Unhurried Wonder

Unhurried Wonder

By Nathan Carr, The Academy of Classical Christian Studies 

A favorite scene in the Gospels: “Then he (Jesus) rolled up the scroll, gave it back to the attendant and sat down. The eyes of everyone in the synagogue were fastened on him. He began by saying to them, ‘Today this scripture is fulfilled in your hearing’” (Luke 4:20-21).

Followed by: “All the people in the synagogue were furious when they heard this. They got up, drove him out of the town, and took him to the brow of the hill on which the town was built, in order to throw him off the cliff. But he walked right through the crowd and went on his way” (Luke 4:28-30).

The amount of pastoral insight available in this passage~

The sheer number of times it has come to mind for this Headmaster/Priest~

For him whose compassion poured out blood and water from his side; for him whose love invaded Galilee with healing for those who lay dying; for him whose mercy drew tears over a rebellious Jerusalem; for him—that guy—Jesus—there was a quality of silent (ennobling) authority that passed through the clamor; that passed through the noise and the anger and the panic and the anxiety, and simply went his way.  Not every moment needs your response.  Not every doubt-filled comment needs disputatio.  Sometimes you say your prayers and go on your unhurried way.  The Fulfillment, Consolation, and Light of the entire world just walked out of the synagogue.  He has no need of a neon sign, a microphone, and an Iowa caucus to make his point.

It is that silent, ennobling authority that haunts me.  A quality of mind in the second person of the Trinity which cannot be pulled into the clamor of the world’s projected angst and anger.

And now for the left turn at Albuquerque:

A favorite quote from Joseph Pieper’s Leisure: “Leisure, it must be clearly understood, is a mental and spiritual attitude—it is not simply the result of external factors, it is not the inevitable result of spare time, a holiday, a weekend or a vacation.  It is, in the first place, an attitude of mind, a condition of the soul” (p. 46).

Followed by: “Leisure is a form of silence, of that silence which is the prerequisite of the apprehension of reality:  only the silent hear and those who do not remain silent do not hear.  Silence, as it is used in this context…means more nearly that the soul’s power to ‘answer’ to the reality of the world is left undisturbed” (p. 46).

Years ago, in a moment of frustrated language to clarify my position, I uttered the phrase ‘unhurried wonder’ during a discussion of PK curriculum.  One might say, “and the rest was history.”  It has become as closely aligned with our local and internal identity as a school as our mission statement itself.  As you could imagine, it is often used as a quick citation and proof-text for any unwanted homework that might flow from one’s studies.  Which is exactly NOT what I intended.  The spirit of the comment was exactly that of Pieper:  schole, leisure, school.  Others have used juxtaposition to attempt definition:  playful rigor; festive excellence.

Whatever it is, I ALWAYS think of Jesus passing through the crowds.  A silent quality of mind whose authority and peace and clarity is unphased by the anxiety of the world.  An unflappable quality that does not suggest for a minute that He is anything other than walking and embodied Love amidst a desperate people.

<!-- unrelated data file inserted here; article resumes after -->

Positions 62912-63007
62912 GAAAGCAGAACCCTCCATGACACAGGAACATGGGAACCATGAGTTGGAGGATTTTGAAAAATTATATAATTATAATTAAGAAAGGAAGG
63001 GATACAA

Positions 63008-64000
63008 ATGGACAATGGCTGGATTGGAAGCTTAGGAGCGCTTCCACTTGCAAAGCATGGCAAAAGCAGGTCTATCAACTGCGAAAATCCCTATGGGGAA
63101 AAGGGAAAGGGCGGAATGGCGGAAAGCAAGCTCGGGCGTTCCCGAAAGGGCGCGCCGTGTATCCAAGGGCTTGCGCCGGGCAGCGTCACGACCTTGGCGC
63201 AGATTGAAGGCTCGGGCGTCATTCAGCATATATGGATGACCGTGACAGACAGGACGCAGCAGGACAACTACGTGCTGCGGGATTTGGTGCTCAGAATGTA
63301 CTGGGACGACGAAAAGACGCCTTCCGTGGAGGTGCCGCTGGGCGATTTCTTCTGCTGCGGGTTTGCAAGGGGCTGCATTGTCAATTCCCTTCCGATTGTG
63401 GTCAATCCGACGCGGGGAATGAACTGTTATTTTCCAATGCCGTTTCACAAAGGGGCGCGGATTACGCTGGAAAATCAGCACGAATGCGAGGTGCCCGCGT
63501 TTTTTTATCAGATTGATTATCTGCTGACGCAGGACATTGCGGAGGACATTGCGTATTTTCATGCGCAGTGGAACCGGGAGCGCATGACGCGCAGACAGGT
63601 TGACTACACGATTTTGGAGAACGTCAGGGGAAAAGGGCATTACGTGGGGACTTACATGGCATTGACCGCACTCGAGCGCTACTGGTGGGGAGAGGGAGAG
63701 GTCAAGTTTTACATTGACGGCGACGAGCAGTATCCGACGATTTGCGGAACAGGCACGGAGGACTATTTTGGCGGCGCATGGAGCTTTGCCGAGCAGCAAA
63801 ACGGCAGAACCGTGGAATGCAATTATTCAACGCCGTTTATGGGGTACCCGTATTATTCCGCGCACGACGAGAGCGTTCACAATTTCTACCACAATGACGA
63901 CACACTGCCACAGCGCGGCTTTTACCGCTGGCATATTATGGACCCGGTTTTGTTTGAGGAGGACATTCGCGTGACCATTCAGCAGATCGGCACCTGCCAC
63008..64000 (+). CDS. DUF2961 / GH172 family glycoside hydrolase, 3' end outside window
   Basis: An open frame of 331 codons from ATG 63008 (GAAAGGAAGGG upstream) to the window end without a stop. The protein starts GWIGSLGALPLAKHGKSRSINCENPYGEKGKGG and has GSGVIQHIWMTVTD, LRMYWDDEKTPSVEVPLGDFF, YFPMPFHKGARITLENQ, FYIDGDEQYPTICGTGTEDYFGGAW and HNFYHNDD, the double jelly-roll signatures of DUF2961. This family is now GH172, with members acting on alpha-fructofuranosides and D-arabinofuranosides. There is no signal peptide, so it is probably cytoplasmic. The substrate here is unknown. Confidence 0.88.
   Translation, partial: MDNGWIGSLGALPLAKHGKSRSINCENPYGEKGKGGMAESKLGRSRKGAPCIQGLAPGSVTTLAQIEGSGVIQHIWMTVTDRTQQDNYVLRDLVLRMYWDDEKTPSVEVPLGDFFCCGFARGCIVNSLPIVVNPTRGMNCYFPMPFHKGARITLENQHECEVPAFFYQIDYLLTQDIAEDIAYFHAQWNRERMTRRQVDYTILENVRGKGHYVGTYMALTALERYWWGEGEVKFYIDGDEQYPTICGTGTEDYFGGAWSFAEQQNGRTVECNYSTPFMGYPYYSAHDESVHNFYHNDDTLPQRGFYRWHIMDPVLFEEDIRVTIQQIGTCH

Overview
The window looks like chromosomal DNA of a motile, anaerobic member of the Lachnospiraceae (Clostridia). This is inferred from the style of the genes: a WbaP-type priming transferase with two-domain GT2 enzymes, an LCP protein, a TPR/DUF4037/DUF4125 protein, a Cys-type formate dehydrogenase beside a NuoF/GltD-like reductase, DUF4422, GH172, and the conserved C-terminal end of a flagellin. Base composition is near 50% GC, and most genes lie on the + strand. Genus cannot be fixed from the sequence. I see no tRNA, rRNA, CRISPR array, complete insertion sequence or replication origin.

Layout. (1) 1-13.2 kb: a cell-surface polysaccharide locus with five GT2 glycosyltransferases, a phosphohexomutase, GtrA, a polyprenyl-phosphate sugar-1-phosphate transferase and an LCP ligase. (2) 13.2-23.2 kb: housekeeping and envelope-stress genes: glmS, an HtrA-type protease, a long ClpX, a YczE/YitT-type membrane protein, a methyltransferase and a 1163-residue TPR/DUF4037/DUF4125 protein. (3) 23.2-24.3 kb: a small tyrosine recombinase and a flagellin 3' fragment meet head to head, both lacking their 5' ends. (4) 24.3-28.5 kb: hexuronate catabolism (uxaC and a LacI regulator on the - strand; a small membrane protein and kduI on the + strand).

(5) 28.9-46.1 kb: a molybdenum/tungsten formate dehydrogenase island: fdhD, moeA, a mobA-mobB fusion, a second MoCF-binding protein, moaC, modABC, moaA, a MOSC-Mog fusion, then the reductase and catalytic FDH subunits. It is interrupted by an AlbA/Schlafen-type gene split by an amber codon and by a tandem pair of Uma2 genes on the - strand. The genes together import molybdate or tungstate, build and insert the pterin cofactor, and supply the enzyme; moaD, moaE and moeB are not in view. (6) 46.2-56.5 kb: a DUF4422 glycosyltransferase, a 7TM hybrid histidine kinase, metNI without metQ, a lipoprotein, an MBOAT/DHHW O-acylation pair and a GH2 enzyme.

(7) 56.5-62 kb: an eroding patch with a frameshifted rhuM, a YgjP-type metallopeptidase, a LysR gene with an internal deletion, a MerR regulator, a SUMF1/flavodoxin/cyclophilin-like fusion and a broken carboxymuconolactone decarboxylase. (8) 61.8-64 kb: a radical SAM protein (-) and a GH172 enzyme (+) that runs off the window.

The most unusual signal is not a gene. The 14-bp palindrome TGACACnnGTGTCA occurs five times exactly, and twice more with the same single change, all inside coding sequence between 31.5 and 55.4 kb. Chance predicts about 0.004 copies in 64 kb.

I want that for my school.  For my team.  For my 70+ teachers.  For my parents.  And so much more for my young scholars the city over.

For my students, it’s the difference between study and stress.  Between the spirit of inquiry and the spirit of anxiety.

For my families and teachers, I think the first conclusion is that of patience.  As I’ve said in another blog post before:[1]

In the end, we must be patient with people.  With your babies.  With yourself and the expectations of any given day.  It is the very essence of grace.  Your identity is in no way bound up with the relative success of your kids.  If you never post the beach photos on Instagram; if you never fit into the Lululemon size of your wildest fantasies; if your life is the opposite of curated; if you still secretly feed your children things filled with gluten and chemicals from the drive-thru windows of America; or if you’re the kind that judges others for feeding their children Dunkin’ instead of Superfood shots; rest assured:  your identity was never bound up in any of that anyway (or the self-judgment that stands guard around it).  It is bound up with the grace of God.


[1]“Mere Mediocrity,” published on The Classical Thistle, March 11, 2019.


Featured Photo by Blake Meyer on Unsplash

One thought on “Unhurried Wonder

  1. Such a timely truth for our current issues. The coronavirus pandemic has placed us in isolated positions, which have revealed another pandemic of hurry and busy-ness that deplete our souls.

    If we can change our view of the “problem” of isolation into the Bible’s solution – solitude – our souls will find the Answer we’ve been leaving out for too long.

    Unhurried Wonder/Leisure for Christ stemmed from a “take it a day at a time while fully relying and trusting on God” attitude lost to our cultural religion of hyper-expediency. Even our churches have bought into it.

    “Solitude well practiced will break the power of busyness, haste, isolation, & loneliness.” –Dallas Willard


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